ECBAWM Defeats Challenge to City Law Banning Race-Based Stop-and-Frisks

  • June 18, 2014

The New York Supreme Court upheld a New York City law banning police stops based on race, national origin, citizenship status, gender, disability, housing status, or sexual orientation. ECBAWM attorneys Andrew G. Celli, Jr., Elizabeth Saylor, and Vasudha Talla, on behalf of the New York City Council, defended the law, which allows those subjected to illegal stops to sue for injunctive relief. The law, Local Law 71, was passed over former Mayor Michael Bloomberg’s veto in response to unprecedented numbers of police stops that overwhelmingly targeted black and Latino residents. Mayor Bloomberg sued to invalidate the law on constitutional grounds, and the City Council retained ECBAWM to represent it and defend the statute. The Patrolmen’s Benevolent Association and another police union, organizations that later joined the constitutional challenge to Local Law 71, have vowed to appeal the ruling.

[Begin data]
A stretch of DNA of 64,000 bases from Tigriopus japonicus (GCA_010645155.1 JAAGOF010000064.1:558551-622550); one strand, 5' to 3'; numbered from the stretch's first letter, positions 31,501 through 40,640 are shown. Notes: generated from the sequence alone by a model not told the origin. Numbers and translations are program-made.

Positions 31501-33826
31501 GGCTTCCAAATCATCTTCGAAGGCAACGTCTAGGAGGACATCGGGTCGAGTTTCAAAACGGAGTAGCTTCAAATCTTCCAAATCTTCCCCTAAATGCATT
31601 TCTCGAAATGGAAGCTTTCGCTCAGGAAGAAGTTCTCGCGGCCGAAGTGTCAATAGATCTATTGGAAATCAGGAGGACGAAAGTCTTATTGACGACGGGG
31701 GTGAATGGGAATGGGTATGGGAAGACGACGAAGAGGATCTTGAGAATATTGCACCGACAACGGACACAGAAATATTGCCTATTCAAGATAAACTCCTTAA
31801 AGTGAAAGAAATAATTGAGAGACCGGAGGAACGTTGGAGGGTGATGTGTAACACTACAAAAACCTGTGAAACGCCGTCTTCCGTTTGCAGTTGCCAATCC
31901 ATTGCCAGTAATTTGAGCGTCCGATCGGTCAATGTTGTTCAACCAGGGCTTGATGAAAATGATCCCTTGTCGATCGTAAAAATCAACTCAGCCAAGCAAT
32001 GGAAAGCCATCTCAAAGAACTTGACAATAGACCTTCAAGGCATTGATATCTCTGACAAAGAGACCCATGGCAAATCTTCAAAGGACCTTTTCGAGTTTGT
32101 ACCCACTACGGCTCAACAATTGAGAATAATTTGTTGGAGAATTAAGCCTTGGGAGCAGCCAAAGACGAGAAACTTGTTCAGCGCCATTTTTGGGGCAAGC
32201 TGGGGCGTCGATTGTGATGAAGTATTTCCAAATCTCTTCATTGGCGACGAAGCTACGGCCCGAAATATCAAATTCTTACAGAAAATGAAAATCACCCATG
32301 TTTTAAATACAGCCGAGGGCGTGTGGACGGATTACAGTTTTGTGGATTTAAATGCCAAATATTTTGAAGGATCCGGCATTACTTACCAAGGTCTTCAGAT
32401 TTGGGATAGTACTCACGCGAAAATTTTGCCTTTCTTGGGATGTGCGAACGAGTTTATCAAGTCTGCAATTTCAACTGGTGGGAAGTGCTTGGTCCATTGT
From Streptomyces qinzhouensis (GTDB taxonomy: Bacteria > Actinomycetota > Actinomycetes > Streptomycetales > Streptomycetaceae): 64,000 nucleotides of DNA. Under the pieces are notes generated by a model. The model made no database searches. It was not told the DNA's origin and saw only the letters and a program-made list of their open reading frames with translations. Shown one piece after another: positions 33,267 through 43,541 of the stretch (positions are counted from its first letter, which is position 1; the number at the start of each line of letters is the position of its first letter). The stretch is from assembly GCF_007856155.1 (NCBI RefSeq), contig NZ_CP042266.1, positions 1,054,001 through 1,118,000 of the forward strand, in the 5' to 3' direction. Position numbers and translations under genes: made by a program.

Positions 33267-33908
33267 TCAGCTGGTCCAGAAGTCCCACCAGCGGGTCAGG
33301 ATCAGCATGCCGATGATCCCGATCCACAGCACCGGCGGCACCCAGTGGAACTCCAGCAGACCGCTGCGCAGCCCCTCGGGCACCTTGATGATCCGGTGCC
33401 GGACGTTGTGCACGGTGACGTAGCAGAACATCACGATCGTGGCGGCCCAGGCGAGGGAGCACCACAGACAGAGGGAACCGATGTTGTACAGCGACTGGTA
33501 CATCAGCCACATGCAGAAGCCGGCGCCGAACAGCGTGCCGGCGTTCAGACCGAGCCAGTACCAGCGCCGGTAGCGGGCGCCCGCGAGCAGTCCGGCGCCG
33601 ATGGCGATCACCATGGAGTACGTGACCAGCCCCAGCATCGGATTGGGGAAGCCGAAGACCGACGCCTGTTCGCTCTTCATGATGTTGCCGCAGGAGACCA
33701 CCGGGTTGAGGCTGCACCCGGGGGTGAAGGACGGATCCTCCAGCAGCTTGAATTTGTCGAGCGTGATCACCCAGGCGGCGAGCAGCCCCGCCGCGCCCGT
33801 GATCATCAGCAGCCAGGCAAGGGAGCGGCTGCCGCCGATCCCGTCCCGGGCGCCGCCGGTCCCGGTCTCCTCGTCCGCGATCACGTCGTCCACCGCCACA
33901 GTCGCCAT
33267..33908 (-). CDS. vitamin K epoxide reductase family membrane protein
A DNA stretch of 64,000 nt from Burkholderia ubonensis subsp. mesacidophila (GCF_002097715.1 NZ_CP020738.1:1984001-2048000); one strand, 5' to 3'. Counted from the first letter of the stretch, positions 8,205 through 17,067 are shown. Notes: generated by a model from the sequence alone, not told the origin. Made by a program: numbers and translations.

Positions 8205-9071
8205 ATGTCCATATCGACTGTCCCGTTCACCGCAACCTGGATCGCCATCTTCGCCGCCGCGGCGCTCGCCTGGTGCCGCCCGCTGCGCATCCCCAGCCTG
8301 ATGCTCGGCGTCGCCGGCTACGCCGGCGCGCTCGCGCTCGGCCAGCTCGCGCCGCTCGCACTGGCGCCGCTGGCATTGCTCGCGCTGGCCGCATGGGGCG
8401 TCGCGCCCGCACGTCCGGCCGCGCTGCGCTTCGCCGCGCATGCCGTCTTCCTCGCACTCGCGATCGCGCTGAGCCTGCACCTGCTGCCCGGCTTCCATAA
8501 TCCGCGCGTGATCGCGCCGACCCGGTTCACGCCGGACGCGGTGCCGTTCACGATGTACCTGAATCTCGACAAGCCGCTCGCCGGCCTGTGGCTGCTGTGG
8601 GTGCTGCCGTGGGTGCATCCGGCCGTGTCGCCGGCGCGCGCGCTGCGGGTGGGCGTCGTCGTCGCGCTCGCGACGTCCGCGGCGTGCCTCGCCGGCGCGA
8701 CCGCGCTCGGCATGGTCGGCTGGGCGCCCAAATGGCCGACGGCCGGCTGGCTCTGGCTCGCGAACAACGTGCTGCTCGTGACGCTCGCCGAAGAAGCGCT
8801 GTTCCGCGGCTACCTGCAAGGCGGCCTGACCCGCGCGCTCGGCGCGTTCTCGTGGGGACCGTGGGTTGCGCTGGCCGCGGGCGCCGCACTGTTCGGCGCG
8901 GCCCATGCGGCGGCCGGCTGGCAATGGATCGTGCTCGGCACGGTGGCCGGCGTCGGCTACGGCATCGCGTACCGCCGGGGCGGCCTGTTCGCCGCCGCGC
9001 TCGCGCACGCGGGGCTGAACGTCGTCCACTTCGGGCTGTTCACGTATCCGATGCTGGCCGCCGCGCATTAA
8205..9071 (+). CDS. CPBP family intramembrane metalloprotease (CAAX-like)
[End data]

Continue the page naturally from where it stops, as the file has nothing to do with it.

“Public allowed to sue NYPD cops over stop-and-frisk profiling, state judge rules,” New York Daily News